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March 19, 2016

Holly Warlick

Andraya Carter

Mercedes Russell

Tempe, Arizona

COACH WARLICK: Well, excited to be here. It's about surviving and advancing, and we did so yesterday. Played a gutsy, gritty team, really proud of our young ladies for grinding it out and getting the win.

Q. One of the things ASU is known for is having this really tough, pressure defense, which you have faced teams obviously in the SEC who are like that. If they come out like that against you guys, how do you think you'll deal with it? It's a little bit different than what Green Bay probably was doing.
ANDRAYA CARTER: Right. It will definitely be different. Obviously Green Bay played a sagging man, but I think it will be good for us. If we stay poised and keep our composure and read the defense, and read kind of where they are sending us, what they are doing, I think we'll be able to really make good plays off of that.

We'll probably be able to penetrate gaps, if they help, we'll be able to distribute to our posts, play inside-out. You know, pressure defense is really something that you can take advantage of, if you can stay calm, make the right reads, make the right plays.

So I think it's something that we'll be able to handle probably a lot better than the sagging man-to-man I think. When teams are sagging off, you start to think a lot, instead of just reacting and playing off instinct. Hopefully if they get up on us, that's what we'll do tomorrow, play off instinct.

Q. For each of you, I'm curious what struck you about watching them.
MERCEDES RUSSELL: I just think ASU is a very athletic and gritty team that plays hard on both ends of the floor for 40 minutes. I mean, they are pretty solid from end-out. They have good posts. They have great size and they have good, strong guards. They can shoot the three. So just from top to bottom, they are a very solid team.

ANDRAYA CARTER: I think the same thing. They are a 2-seed for a reason. They have had a great season and they just play really hard. They play really gritty. They get after it and hustle. They make hustle plays. I think just playing hard. That's the one thing that stood out to me.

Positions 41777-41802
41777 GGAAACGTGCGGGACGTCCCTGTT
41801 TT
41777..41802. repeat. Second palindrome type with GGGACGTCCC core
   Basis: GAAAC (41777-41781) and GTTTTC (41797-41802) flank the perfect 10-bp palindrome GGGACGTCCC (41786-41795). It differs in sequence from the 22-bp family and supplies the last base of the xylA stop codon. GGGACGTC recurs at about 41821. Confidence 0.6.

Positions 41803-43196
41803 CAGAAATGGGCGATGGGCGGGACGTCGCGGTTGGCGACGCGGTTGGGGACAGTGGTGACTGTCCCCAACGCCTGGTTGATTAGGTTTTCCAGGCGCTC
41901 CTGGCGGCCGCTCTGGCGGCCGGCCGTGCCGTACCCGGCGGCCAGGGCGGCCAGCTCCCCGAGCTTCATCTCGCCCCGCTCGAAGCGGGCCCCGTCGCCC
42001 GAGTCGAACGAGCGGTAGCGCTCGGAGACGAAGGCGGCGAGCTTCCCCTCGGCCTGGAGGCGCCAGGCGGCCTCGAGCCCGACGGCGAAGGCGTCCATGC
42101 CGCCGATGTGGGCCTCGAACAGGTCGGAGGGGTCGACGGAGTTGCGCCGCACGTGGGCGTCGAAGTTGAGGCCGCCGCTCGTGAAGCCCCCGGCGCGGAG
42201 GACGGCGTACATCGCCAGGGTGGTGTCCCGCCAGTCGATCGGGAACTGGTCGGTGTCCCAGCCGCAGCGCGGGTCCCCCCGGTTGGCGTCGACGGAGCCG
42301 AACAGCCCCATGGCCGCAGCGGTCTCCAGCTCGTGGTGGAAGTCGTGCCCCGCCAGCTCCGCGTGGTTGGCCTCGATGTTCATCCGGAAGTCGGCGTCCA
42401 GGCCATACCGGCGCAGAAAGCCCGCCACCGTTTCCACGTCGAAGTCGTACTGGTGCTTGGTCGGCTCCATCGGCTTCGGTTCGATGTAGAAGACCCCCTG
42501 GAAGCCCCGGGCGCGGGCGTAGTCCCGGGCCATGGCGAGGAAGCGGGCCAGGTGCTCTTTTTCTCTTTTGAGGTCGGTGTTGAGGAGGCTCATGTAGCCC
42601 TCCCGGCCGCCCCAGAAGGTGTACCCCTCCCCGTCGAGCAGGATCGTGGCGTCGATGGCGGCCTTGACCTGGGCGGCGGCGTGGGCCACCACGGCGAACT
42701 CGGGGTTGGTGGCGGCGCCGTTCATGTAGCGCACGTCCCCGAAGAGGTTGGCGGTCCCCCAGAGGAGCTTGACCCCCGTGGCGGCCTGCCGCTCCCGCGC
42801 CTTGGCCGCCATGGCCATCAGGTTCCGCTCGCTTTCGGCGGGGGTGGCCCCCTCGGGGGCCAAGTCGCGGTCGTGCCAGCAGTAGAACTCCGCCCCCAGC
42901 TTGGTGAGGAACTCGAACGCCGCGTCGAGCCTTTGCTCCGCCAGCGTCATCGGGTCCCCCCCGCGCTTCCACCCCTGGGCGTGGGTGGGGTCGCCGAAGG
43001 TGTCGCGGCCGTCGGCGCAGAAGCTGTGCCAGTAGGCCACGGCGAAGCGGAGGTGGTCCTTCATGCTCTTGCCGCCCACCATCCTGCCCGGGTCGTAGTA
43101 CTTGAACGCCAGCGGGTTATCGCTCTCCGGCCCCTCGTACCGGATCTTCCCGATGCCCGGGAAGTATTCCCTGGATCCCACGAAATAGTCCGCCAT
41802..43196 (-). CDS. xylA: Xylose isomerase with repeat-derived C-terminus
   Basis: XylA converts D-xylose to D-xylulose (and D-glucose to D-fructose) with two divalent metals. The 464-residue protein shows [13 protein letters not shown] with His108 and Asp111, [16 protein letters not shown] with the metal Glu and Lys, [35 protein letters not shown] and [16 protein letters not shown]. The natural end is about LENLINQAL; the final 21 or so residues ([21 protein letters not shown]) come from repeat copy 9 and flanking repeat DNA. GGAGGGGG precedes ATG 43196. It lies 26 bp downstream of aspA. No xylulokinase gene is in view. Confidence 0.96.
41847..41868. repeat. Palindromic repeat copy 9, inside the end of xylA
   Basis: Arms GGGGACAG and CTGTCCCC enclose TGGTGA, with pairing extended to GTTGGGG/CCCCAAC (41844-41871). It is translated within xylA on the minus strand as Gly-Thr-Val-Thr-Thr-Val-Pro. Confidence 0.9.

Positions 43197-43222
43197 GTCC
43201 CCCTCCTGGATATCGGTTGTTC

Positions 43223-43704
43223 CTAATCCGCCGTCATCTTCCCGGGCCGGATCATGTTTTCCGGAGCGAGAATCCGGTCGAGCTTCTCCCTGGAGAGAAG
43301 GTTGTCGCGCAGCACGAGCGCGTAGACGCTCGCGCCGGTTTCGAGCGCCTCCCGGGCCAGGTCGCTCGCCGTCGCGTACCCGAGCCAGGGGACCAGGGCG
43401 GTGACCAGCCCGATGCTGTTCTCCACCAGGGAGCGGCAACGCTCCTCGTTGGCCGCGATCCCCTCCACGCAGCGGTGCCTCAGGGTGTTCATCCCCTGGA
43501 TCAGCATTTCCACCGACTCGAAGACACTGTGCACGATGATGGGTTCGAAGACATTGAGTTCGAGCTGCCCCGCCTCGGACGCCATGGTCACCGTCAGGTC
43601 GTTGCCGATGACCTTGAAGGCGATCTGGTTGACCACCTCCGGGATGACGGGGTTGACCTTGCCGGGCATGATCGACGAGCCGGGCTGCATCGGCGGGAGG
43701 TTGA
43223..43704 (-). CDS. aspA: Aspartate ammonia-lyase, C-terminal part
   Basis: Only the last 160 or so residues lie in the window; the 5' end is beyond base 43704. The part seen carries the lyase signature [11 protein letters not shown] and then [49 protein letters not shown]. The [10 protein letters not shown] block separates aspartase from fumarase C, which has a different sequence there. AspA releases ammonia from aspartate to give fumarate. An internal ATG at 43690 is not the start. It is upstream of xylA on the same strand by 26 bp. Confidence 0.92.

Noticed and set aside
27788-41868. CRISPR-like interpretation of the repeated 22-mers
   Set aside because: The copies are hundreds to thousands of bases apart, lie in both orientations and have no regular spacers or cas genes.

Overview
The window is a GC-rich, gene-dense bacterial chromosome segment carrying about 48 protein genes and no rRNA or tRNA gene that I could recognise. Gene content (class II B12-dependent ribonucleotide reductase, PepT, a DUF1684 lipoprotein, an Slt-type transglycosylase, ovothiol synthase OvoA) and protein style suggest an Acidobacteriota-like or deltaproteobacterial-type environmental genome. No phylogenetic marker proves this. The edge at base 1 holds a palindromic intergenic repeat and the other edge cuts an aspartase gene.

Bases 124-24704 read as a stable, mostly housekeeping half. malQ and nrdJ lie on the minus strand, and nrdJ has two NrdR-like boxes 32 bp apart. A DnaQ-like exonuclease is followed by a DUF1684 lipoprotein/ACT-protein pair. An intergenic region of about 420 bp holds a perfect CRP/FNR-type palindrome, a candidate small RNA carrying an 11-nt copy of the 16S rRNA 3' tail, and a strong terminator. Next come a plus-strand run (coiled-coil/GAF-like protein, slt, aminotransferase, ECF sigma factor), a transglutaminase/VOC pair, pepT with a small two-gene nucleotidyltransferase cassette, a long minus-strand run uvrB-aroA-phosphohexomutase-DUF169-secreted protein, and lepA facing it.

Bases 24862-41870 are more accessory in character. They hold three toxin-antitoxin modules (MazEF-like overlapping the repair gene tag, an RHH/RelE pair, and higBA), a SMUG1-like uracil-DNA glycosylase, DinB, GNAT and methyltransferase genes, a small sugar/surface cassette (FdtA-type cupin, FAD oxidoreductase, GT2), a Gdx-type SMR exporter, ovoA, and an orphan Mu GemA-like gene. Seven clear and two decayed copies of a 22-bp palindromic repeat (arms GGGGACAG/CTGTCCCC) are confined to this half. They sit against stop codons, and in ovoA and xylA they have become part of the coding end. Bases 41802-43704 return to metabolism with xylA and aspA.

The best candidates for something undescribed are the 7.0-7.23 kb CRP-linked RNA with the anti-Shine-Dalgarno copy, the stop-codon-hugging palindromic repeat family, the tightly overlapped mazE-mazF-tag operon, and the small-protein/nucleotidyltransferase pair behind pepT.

I think it's going to be a fast-paced game. They are aggressive. They are going to try to get after us and frustrate us and get us flustered. Like Mercedes said, they have great size. They are athletic. They are a very dynamic team and we'll have to handle it.

Q. Mercedes, is it somewhat been a challenge you've worked through in terms of trying not to force things? There are times I think when maybe you're looking for some more touches and just to try to stay patient, especially against a defense like ASU, to be patient, but also push your advantage when you can.
MERCEDES RUSSELL: Yeah, I think I just try to stay composed and patient, but at the same time, being aggressive. Just because we've seen a lot of sagging man throughout previous games, so I've seen double and triple team.

So I've just been really patient with moving the ball and seeing my open teammates.

Q. For Mercedes, how do you feel about the matchup inside at center with Quinn Dornstauder for ASU?
MERCEDES RUSSELL: I think it's a great match-up. We actually played against her this past summer in the World University Games. Kind of know her game a little bit and I know she's a very versatile and good player. So I think it will be a great battle.

Q. Katie Hempen had quite a strong shooting night last night. Anything particular in terms of trying to defend against her?
ANDRAYA CARTER: Well, you just have to get a hand in her face and kind of get in her shot pocket and not let her get the shot off.

Our Coach Dean says if they even start their shot or get it released, getting a high contest isn't going to be enough. You can put your hand up all you want to, but if they get their shot off, good shooters, if you let them get it off, it's probably going to go in.

An so really, it's kind of just getting up, getting in her space, not letting her even kind get it off her, do anything like that and make them put the ball on the floor but keeping it in front of us. Players like that, they are hard to guard. You have to play them straight-up. You have to be able to pressure and not let them go by you. You can't sag off because they will shoot it.

So that's just a testament to her game and it will be a challenge for us, but I think we have great defenders that will be able to handle it.

MERCEDES RUSSELL: Well, Katie is a very talented player, just like Draya said. When someone is a good shooter, you've just got to pressure them and make them take hard shots and just make them put the ball on the floor and just pressure them as much as you can.

Q. You mentioned the World University Games. She was on that team. Did you guys know each other much?
MERCEDES RUSSELL: Yeah, we're actually pretty good friends actually. I talked to her before I came out here. We talked about seeing each other again and just getting to reminisce a little bit.

Q. So ASU has better size than Green Bay but you still have a size advantage.

Q. Is that something you think you can work to your advantage?
COACH WARLICK: Well, our game has always been to go inside. We play inside out. So we're not going to -- we're not going to change that. Regardless of the size, I think Arizona State's very physical. They are taught how to defend, obviously very well inside.

It's kind of a mirror of two teams that we both -- we both rely on our defense. We're athletic. We're physical. So I think, yes, are we going to try to go inside? Absolutely. But we try to do that every game, and some games, obviously we get it in there better than others. So it's a matter of how hard our inside post players are going to work and can our perimeter people get them the ball.